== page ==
The municipal market can expect $4.68 billion in new issuance this week, with a half dozen deals above $250 million contributing to volume and putting the projected total around the average for the year.
Issuance is up from last week’s revised $3.38 billion during the shortened holiday week, according to Ipreo LLC and The Bond Buyer.
“Light new-issue volume and high seasonal reinvestment demand has provided a tailwind to munis,” said Alan Schankel, managing director at Janney Capital Markets. “The new-issue calendar may be building,” with this week’s issuance “not a big week by historical standards, but bigger than recent weeks,” he said.
Slated for this week is $3.9 billion in negotiated deals, versus a revised $2.33 billion last week. Also scheduled are $775 million in competitive deals, down from a revised $1 billion last week.
The biggest deal is slated to come to market Thursday, when Houston issues $430 million of Series 2011D combined utility system revenue bonds. Underwritten by Bank of America Merrill Lynch, the bonds are rated double-A by Moody’s Investors Service and Standard & Poor’s. An underwriter said Thursday will be the only day for pricing; the structure of the bonds was not available by press time.
The next biggest scheduled deal is $375 million of marine terminal revenue refunding bonds from Valdez, Alaska planned for Tuesday. Underwritten by Goldman, Sachs & Co., the bonds are rated single-A by Moody’s and Standard & Poor’s.
The Central Texas Regional Mobility Authority is also issuing $374 million of debt, consisting of $294 million of senior-lien revenue bonds and $80 million of subordinate-lien revenue bonds. They are underwritten by JPMorgan.
Other fairly large offerings include the New Jersey Higher Education Student Assistance Authority and Franklin County, Ohio, issuing $326.5 million and $316.7 million, respectively. The New Jersey bonds will be priced on Tuesday and are underwritten by Bank of America Merrill. They are rated Aa3 by Moody’s and A by Standard & Poor’s. The Ohio bonds will be priced on Thursday and are underwritten by Barclays Capital.
“Low issuance continues to be something we carefully monitor,” said Mark Maroney, head of RBC Municipal Capital Markets. “The market in totality was expecting issuance to be off coming into the calendar 2011 year. But the continued downward revisions to forecasts have been impacting buyers’ strategies.”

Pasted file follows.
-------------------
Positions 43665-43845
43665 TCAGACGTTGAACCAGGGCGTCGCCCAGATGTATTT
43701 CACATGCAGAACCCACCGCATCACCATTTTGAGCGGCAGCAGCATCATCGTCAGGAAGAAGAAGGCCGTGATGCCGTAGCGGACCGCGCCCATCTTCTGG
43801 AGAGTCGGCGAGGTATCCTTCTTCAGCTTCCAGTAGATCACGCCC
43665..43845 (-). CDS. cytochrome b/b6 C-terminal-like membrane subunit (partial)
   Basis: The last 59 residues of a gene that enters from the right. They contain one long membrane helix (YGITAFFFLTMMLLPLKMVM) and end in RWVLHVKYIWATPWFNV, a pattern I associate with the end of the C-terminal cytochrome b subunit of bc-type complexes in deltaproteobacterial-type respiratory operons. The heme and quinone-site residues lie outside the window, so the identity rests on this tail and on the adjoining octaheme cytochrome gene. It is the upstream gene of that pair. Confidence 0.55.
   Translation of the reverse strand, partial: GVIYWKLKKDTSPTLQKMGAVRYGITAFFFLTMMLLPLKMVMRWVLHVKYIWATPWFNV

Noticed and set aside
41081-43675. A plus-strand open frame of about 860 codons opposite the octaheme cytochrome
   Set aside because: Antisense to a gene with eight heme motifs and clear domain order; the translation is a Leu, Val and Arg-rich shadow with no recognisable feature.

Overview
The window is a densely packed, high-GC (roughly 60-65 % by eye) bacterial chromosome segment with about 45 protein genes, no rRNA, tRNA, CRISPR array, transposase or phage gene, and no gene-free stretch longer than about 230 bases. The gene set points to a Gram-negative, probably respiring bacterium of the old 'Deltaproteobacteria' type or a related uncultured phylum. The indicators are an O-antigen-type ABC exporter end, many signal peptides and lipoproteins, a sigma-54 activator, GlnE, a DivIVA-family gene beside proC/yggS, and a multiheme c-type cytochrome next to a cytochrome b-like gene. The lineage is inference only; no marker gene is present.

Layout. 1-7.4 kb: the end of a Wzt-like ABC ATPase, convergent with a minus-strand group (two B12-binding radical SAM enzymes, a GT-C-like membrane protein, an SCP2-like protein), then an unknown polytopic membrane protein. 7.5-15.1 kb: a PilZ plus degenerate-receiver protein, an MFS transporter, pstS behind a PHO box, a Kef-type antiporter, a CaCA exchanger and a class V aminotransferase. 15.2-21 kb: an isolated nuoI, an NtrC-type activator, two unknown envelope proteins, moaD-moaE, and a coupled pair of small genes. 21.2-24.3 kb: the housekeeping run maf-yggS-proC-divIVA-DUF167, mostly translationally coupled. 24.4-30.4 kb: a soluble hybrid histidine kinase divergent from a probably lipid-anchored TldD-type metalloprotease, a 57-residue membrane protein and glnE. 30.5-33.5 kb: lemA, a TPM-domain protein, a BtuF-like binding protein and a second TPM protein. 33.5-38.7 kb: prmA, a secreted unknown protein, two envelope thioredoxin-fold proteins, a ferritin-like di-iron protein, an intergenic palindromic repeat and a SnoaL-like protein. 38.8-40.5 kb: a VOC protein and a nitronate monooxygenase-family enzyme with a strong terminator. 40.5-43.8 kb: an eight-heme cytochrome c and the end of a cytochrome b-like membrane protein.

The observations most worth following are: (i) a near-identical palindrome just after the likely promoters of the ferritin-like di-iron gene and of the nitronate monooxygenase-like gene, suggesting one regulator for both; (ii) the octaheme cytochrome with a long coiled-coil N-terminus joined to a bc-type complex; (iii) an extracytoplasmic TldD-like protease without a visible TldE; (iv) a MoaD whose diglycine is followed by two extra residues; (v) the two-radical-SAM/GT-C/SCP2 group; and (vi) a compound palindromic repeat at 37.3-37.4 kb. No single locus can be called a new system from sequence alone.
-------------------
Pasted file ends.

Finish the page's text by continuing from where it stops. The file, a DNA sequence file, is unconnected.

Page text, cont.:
He added that his division is concerned about low supply, and “heavy redemptions in June and July will contribute further to the scarcity narrative in the marketplace.”
One of the bigger deals last week was $521 million of revenue bonds from the New York State Environmental Facilities Corp., which was well-received, according to market participants.
“The deal was well-subscribed,” said Dan Loughran, a senior portfolio manager at OppenheimerFunds Inc. “The deal, which was priced for retail early in the week, had over $200 million of retail orders on the first day. Slightly more than two-fifths of the deal was subscribed for in the retail order period on the first day.” He added that compared to other New York deals, 40% on the first day is high.
Loughran added the institutional order was oversubscribed, allowing yields to be lowered by five basis points on the two longest terms. The 41-year term was originally priced with yields at 4.61% and the 36-year was priced at 4.56%. They were lowered to 4.56% and 4.51%, respectively.
“The fact that this deal went as well as it did is an indication that there has not been new issuance and that we’re running at half the pace of last year,” Loughran said. Getting past tax season should help the demand side, he said.
Retail investors are also becoming more comfortable with the muni market in general, improving net flows. “A good deal of credit fear that became widespread is gradually abating,” Loughran said.